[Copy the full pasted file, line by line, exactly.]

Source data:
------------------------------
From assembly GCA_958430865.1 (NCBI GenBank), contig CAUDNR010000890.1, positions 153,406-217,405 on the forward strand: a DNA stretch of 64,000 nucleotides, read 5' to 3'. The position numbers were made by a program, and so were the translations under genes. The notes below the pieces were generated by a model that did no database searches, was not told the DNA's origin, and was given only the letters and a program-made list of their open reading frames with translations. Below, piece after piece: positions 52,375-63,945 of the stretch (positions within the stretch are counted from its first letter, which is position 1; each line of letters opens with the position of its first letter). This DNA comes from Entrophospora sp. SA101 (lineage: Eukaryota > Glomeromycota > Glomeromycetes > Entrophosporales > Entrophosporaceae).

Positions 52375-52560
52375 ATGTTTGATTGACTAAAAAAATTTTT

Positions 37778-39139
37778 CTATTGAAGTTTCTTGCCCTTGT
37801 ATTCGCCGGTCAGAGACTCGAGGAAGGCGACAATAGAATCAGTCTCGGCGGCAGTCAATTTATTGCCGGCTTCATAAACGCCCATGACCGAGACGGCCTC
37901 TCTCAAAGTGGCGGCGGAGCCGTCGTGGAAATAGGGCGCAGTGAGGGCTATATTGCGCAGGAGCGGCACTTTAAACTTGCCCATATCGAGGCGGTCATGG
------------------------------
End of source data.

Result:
From assembly GCA_958430865.1 (NCBI GenBank), contig CAUDNR010000890.1, positions 153,406-217,405 on the forward strand: a DNA stretch of 64,000 nucleotides, read 5' to 3'. The position numbers were made by a program, and so were the translations under genes. The notes below the pieces were generated by a model that did no database searches, was not told the DNA's origin, and was given only the letters and a program-made list of their open reading frames with translations. Below, piece after piece: positions 52,375-63,945 of the stretch (positions within the stretch are counted from its first letter, which is position 1; each line of letters opens with the position of its first letter). This DNA comes from Entrophospora sp. SA101 (lineage: Eukaryota > Glomeromycota > Glomeromycetes > Entrophosporales > Entrophosporaceae).

Positions 52375-52560
52375 ATGTTTGATTGACTAAAAAAATTTTT

Positions 37778-39139
37778 CTATTGAAGTTTCTTGCCCTTGT
37801 ATTCGCCGGTCAGAGACTCGAGGAAGGCGACAATAGAATCAGTCTCGGCGGCAGTCAATTTATTGCCGGCTTCATAAACGCCCATGACCGAGACGGCCTC
37901 TCTCAAAGTGGCGGCGGAGCCGTCGTGGAAATAGGGCGCAGTGAGGGCTATATTGCGCAGGAGCGGCACTTTAAACTTGCCCATATCGAGGCGGTCATGG